To be easily inspired and then, driven by a unique passion, determined to take an idea to its ultimate end…. This, I believe, was his edge!

For a man as active and productive as he was, the physical disadvantages of ageing were depressing and in reference to my father (the late Dr. H.W. Jayewardene Q.C who passed away 20 years ago), he confided, “My cousin knew when to go; I have stayed too long!” One last day he took us sailing, and with the wind on the water, watching the aerodynamics of low skimming birds, he sat beaming, happy in a familiar medium, once again! This was the man who had revelled, with deep awareness in Theja, Vaayu, Patavi, the three vital elements, Energy, Wind and Earth; this was the cosmos! Finally, when he could fly nor sail no more, he presented the three elements ingeniously, in the geometric continuum of a Mobius strip which became his carefully designed, personal insignia! I sent him a quotation from Einstein, ‘The religion of the future will be a cosmic religion. It should transcend personal God and avoid dogma and theology. Covering both the natural and the spiritual, it should be based on a religious sense arising from the experience of all things natural and spiritual as a meaningful unity.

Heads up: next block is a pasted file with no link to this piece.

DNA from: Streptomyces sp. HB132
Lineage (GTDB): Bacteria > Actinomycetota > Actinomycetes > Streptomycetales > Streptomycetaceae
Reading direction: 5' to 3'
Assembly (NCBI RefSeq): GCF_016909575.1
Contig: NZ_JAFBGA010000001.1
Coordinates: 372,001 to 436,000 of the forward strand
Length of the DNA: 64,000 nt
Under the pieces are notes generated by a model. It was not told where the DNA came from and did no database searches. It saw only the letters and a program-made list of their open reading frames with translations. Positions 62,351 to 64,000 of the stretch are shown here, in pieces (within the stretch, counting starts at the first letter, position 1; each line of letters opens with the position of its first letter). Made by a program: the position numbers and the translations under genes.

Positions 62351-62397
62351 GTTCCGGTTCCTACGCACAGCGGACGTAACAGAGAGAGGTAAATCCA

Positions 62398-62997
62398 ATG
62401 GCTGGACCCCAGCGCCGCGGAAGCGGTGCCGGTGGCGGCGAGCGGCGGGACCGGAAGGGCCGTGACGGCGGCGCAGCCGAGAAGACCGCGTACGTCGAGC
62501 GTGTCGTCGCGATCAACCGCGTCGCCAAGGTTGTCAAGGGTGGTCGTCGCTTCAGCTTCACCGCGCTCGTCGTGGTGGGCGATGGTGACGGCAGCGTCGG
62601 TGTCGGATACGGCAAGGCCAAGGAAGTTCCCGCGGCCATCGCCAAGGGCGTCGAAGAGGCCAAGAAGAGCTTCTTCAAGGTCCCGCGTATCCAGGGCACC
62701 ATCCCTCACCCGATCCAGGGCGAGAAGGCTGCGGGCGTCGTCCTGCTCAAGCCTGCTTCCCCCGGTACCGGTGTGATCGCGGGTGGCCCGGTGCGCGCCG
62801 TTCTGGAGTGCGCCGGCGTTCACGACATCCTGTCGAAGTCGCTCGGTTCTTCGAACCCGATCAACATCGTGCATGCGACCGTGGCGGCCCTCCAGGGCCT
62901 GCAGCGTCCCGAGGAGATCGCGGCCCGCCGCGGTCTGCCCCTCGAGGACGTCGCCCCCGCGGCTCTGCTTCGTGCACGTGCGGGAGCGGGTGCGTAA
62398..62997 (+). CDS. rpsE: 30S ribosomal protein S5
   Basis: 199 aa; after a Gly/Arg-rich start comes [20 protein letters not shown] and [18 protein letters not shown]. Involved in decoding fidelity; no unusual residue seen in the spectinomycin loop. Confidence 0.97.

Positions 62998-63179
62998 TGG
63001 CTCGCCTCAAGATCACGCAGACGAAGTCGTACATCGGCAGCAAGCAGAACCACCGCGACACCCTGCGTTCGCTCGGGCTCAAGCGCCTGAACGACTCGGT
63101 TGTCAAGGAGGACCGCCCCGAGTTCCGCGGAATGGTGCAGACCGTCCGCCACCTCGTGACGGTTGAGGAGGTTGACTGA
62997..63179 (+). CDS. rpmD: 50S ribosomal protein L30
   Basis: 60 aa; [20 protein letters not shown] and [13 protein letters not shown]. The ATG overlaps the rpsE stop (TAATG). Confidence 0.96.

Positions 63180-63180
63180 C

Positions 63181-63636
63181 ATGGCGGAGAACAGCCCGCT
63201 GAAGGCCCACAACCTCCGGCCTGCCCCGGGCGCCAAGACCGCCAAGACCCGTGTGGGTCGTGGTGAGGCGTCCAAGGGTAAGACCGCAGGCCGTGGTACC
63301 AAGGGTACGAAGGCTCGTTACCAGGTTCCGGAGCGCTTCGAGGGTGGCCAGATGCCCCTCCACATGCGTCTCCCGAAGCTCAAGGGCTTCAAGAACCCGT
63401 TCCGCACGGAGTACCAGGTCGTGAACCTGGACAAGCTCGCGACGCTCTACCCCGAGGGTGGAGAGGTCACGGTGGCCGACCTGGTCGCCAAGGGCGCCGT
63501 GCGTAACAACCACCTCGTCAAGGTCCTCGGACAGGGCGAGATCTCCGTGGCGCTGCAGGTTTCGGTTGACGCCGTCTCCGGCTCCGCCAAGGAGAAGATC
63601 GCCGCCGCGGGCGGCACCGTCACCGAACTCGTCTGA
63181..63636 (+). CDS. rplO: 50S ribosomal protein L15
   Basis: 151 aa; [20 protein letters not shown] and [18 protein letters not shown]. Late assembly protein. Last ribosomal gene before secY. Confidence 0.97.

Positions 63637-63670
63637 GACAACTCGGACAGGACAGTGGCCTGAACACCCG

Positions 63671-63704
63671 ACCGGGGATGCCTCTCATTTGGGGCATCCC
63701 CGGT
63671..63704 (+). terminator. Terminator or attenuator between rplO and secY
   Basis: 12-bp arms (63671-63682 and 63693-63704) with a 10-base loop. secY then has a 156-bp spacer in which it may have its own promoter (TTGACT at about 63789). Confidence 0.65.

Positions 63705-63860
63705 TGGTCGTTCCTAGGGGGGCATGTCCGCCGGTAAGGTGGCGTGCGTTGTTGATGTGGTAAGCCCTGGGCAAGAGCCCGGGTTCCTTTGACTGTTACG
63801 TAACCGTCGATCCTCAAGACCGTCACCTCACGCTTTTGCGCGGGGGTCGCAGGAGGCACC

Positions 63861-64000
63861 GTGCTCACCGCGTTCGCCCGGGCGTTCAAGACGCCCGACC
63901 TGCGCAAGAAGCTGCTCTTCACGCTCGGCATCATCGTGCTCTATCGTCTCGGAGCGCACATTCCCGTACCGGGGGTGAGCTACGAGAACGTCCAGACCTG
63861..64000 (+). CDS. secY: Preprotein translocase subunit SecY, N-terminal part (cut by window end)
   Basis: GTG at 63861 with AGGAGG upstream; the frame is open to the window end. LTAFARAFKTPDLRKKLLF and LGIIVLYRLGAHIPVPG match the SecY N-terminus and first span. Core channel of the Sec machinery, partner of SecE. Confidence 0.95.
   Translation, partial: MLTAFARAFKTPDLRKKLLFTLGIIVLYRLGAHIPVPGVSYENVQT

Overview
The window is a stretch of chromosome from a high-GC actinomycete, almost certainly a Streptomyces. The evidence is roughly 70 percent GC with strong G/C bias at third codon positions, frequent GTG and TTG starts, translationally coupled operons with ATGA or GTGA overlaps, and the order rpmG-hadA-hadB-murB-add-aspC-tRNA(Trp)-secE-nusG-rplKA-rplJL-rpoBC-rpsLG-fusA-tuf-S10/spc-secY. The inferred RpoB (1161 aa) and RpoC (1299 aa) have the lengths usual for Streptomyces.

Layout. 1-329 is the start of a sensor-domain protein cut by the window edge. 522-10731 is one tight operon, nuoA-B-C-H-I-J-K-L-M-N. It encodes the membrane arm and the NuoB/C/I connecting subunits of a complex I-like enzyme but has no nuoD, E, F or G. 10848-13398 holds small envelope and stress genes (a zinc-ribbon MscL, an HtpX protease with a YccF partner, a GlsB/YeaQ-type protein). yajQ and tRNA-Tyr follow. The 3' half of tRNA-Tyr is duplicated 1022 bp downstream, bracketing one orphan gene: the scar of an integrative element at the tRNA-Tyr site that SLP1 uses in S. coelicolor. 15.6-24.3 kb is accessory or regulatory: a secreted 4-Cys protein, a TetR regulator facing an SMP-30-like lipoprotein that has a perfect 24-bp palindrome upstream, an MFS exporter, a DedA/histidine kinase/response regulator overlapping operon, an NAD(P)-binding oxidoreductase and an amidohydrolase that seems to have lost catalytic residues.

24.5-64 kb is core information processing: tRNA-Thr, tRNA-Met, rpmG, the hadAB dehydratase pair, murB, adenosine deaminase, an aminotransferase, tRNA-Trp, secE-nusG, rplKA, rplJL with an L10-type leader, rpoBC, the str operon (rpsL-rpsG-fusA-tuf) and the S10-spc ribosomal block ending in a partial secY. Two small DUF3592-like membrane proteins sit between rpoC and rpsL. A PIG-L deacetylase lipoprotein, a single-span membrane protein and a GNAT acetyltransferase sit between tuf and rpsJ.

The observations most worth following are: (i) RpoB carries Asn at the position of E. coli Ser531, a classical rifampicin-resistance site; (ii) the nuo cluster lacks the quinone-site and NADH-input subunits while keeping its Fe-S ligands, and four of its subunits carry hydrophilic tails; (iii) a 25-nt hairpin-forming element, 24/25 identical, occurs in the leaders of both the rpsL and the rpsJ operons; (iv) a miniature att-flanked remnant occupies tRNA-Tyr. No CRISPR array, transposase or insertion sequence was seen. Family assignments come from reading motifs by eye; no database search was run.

Buddhism answers this description. If there is any religion that could cope with modern scientific needs it would be Buddhism.’ And he replied, ‘The observation of Einstein is exactly how I feel. Perhaps it’s in the word ‘cosmic’… whatever that means… his word for God!’

In the maelstrom of the cosmos you understood better than most, Uncaray, I pray you fly high and ‘touch the face of God’… may you attain Nirvana!